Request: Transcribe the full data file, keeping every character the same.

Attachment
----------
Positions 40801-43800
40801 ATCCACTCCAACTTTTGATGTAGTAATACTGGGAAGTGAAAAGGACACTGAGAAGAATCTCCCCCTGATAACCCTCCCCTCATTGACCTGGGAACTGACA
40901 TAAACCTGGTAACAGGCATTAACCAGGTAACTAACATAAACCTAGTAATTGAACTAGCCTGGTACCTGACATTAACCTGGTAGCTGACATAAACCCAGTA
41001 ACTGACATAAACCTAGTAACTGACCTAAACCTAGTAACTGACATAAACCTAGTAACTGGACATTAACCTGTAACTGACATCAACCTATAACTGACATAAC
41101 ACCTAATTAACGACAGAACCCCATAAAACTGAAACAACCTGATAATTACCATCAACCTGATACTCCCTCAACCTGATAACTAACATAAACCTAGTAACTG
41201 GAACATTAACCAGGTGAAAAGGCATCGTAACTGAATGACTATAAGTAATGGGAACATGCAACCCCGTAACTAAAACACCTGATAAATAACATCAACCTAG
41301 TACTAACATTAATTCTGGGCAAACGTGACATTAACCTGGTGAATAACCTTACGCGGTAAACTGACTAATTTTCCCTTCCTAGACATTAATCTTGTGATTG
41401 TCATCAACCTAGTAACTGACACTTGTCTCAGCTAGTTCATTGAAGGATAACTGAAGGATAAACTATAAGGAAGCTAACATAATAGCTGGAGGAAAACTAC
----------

Positions 40801-43800
40801 ATCCACTCCAACTTTTGATGTAGTAATACTGGGAAGTGAAAAGGACACTGAGAAGAATCTCCCCCTGATAACCCTCCCCTCATTGACCTGGGAACTGACA
40901 TAAACCTGGTAACAGGCATTAACCAGGTAACTAACATAAACCTAGTAATTGAACTAGCCTGGTACCTGACATTAACCTGGTAGCTGACATAAACCCAGTA
41001 ACTGACATAAACCTAGTAACTGACCTAAACCTAGTAACTGACATAAACCTAGTAACTGGACATTAACCTGTAACTGACATCAACCTATAACTGACATAAC
41101 ACCTAATTAACGACAGAACCCCATAAAACTGAAACAACCTGATAATTACCATCAACCTGATACTCCCTCAACCTGATAACTAACATAAACCTAGTAACTG
41201 GAACATTAACCAGGTGAAAAGGCATCGTAACTGAATGACTATAAGTAATGGGAACATGCAACCCCGTAACTAAAACACCTGATAAATAACATCAACCTAG
41301 TACTAACATTAATTCTGGGCAAACGTGACATTAACCTGGTGAATAACCTTACGCGGTAAACTGACTAATTTTCCCTTCCTAGACATTAATCTTGTGATTG
41401 TCATCAACCTAGTAACTGACACTTGTCTCAGCTAGTTCATTGAAGGATAACTGAAGGATAAACTATAAGGAAGCTAACATAATAGCTGGAGGAAAACTAC